This post is from NextBillion:
"I'm very happy to announce the release of the WRI business case study, What Works: Mi Farmacita Nacional, authored by Enrique Coronado ('08), Christina Krettecos ('07), and Yvonne Lu ('07) of Columbia Business School.
Mi Farmacita Nacional, a fully for-profit pharmacy franchise, is among the first retailers of generic medications to serve low-income communities in Mexico. Mi Farmacita was launched in 2003 and has since more than doubled its number of outlets every year to reach 57 outlets as of March 2007. Outlets in operation for a minimum of 22 months are now processing an average of 2,400 transactions/month in sales of affordable medications, doctor consultations, filtered water, telephone access, and other essential products and services.
What Works: Mi Farmacita Nacional analyzes the business strategies that have enabled Mi Farmacita's rapid growth and success in serving low-income communities.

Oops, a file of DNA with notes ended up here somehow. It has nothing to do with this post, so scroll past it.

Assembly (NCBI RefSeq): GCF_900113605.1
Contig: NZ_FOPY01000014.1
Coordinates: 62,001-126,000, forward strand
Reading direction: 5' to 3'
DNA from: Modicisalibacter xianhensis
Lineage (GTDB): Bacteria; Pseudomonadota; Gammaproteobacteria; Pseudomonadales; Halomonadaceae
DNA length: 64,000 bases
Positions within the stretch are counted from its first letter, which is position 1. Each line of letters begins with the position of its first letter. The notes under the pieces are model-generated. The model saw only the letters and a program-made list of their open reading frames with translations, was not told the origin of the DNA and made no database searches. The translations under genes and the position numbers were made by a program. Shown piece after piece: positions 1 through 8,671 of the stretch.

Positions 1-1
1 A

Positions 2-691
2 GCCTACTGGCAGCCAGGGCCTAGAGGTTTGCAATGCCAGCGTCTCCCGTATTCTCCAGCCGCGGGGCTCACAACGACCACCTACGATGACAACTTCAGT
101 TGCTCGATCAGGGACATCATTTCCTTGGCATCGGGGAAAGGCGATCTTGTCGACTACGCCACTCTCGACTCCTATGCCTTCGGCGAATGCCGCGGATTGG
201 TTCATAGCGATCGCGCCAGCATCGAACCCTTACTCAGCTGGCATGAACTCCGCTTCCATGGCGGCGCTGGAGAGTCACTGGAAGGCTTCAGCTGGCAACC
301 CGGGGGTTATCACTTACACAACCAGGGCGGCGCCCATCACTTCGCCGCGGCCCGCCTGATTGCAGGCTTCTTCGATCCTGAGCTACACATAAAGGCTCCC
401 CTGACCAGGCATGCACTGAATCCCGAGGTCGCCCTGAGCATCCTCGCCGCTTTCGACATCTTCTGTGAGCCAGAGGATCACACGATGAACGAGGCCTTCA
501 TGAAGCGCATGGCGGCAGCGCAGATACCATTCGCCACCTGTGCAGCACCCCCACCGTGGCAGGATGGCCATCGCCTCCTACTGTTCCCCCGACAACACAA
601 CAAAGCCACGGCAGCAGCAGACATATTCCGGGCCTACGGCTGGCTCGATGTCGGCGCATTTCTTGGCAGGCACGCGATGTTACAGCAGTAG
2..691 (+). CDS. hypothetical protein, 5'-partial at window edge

This case study was made possible through the generous support of the Horace W. Goldsmith Foundation and Social Enterprise Program at Columbia Business School."
A couple thoughts as I read through the Case Study:
I find it interesting that the business is purely for-profit and is the joint effort of two large companies in an effort to tap a new market and not necessarily a social enterprise that started off with the goal of helping the poor. I would place it under the philosophy of the "Fortune at the Bottom of the Pyramid" folks. I think they have great potential to bring essential goods and services to the poor but I would also like to see a system of checks or audits to ensure that they will stay socially responsible as they deal with the poor.
I like their goal to be "accessible by foot" as they choose store locations.
I like the inclusion of phone and internet health services which they cite as significantly increasing store traffic.
I found it interesting that 70% of franchisee recruits reported the company website as their source of discovery of the business opportunity.
I looks like helping potential franchisees finance their startup costs is the major barrier to accelerated growth at the present time.
I'll be interested in following their progress in the near future.